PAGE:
The vote may yet be a close one, but not everyone is worried. Denny Zane of Move LA, a Los Angeles County transportation advocacy group, has been surprised by the support he’s gotten from a business community that is keenly aware that bad infrastructure is bad for business. He reels off the groups that oppose the repeal: the Los Angeles Area Chamber of Commerce, BizFed (Los Angeles County Business Federation); Los Angeles Business Council; and more. 

And it’s not just LA area business groups that appreciate the new investments. The Inland Empire Economic Partnership, based in the swing-voter rich region east of LA that includes the cities of Riverside and San Bernardino, opposes the repeal. “Everyone knows that the worse two-fer is when you are stuck in congestion and highways are a wreck; that’s a real source of aggravation, inconvenience, cost, and risk,” says Zane who helped quarterback the passage of Measure R and Measure M, the landmark transportation revenue ballot initiatives in LA County.  

However, higher taxes make people nervous since the average Californian endures stagnant wages in a state where the high cost of housing is a major issue. “People are squeezed,” says Steve Smith of the California Labor Federation. Through focus groups and their own polling, they’ve found that people who regularly drive very long distances tend to support the new taxes. “These folks spend so much time on the road really understand the need for road improvement [and] bridge safety,” Smith adds.

A fuel excise tax is more of a user fee. According to the California Budget and Policy Center, most of the $35 billion that the state lays out for the upkeep of hundreds of thousands of miles of state and local roads, tens of thousands of bridges, and hundreds of transit agencies comes from state and local sources, such as sales taxes and transit fares. The center notes that, “While usage-based taxes and fees may be mostly regressive, they can be considered fair, to a degree, in that they are paid as the cost of using the service. Even alternative transportation funding options—toll roads and fees based on vehicle miles traveled, for instance—raise revenues based on people’s use of highways and roads, and not with regard to users’ incomes.”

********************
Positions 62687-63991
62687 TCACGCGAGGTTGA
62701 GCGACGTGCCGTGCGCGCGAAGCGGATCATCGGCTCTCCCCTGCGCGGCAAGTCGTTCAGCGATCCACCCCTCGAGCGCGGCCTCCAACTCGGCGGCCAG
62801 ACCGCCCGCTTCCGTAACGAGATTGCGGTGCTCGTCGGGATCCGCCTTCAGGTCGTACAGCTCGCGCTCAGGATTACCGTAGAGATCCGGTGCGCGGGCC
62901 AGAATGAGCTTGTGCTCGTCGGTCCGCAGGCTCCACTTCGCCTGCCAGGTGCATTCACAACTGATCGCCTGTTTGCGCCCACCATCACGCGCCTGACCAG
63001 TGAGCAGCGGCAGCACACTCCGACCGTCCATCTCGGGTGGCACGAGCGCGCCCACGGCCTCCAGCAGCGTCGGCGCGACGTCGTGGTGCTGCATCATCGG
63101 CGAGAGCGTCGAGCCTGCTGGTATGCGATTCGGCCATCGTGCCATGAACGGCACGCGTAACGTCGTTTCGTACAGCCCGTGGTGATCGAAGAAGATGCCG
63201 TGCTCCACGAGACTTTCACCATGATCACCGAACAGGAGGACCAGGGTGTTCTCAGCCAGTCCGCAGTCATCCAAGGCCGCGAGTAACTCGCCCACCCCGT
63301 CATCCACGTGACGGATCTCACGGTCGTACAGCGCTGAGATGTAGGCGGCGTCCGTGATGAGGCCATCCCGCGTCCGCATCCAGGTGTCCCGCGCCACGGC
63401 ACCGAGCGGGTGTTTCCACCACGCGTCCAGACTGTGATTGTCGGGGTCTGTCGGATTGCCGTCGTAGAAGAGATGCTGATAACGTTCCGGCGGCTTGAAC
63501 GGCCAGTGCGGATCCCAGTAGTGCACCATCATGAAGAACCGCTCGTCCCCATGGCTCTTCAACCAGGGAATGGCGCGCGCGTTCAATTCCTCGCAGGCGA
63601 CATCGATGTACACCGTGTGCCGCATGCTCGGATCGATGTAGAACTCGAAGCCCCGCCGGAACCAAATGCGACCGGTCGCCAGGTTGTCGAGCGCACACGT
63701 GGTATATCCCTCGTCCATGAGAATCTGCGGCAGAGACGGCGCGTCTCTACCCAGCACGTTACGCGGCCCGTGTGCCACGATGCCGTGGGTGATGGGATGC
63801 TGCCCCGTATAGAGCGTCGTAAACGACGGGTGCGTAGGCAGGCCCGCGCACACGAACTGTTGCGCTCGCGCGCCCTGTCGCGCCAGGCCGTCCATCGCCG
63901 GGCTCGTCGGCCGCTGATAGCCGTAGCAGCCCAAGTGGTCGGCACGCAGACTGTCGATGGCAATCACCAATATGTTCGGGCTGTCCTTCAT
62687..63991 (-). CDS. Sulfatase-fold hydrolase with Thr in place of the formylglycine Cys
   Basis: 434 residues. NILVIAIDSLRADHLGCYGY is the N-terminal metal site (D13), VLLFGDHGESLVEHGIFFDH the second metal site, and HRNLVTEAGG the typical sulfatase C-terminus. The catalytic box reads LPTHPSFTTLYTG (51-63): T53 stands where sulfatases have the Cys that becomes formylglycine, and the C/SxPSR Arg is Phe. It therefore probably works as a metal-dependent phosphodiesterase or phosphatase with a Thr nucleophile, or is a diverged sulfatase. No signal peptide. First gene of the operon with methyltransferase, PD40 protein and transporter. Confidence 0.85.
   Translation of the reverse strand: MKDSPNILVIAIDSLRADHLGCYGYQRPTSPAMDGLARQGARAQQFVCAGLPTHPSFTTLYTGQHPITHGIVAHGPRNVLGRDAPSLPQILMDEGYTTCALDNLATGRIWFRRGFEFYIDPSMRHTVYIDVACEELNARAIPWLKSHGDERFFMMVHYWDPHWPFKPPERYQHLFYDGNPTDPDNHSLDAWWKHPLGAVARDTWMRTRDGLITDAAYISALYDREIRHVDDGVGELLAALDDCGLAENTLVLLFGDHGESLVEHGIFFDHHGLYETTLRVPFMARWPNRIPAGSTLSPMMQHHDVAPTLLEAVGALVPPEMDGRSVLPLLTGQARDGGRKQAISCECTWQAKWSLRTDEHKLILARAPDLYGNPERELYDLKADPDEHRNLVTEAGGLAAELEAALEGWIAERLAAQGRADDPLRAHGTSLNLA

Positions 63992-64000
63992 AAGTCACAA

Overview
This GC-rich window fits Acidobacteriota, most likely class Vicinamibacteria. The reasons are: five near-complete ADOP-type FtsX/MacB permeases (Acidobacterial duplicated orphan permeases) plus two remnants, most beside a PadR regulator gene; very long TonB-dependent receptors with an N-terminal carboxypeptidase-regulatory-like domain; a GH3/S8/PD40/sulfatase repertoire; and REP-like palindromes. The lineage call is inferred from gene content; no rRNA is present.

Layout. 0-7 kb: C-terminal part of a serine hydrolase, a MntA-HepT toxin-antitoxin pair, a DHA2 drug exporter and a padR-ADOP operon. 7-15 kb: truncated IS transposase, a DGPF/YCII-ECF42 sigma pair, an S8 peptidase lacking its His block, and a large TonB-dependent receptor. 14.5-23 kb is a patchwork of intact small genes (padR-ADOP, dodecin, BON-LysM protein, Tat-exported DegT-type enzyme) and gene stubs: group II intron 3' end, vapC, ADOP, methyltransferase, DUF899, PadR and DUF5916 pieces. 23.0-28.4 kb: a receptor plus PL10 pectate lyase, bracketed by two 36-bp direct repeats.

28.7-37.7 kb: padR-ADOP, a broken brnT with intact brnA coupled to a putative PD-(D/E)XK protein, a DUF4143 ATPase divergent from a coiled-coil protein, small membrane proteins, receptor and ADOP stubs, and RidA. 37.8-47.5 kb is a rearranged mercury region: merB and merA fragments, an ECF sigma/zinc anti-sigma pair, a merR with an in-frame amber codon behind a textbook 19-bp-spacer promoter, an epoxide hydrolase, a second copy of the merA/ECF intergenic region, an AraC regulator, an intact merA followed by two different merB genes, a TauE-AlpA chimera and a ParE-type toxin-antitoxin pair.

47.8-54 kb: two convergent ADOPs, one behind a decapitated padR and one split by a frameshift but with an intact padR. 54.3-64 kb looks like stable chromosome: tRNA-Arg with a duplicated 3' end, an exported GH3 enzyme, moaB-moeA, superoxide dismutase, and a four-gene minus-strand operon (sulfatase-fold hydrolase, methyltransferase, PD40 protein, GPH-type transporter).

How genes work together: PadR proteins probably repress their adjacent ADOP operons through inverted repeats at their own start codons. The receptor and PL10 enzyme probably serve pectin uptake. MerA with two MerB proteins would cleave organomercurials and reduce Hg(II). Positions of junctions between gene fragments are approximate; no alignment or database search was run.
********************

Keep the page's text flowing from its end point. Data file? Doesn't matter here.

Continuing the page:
Yet the revenue-generating power of fuel taxes as local, state, and federal transportation officials know them today is declining as automotive technology transitions away from fossil fuel-powered vehicles.  So many states want to increase fuel taxes while the getting is good. Ten states have passed fuel tax increases since 2016.

Even better for California, Caltrans, the state transportation agency and local transportation departments split the new tax revenues. That provision ensures that dollars will flow to every single county, not just to Los Angeles and San Francisco or to the state. “This money is not only already being spent, but people are seeing it being spent,” says Smith. 

After seeing their transportation tax dollars at work, can California voters get over their reflexive disgust with the “t” word and begin think of fuel taxes as the price for using a public good? Perhaps. California stands to lose $2.4 billion in transportation funding in this fiscal year alone if Proposition 6 succeeds, forcing Sacramento and local governments to poke around elsewhere for maintenance and repair cash. Long accustomed to being a national leader, California instead would usher in a new transportation dark ages by eliminating fuel taxes and vehicle fees.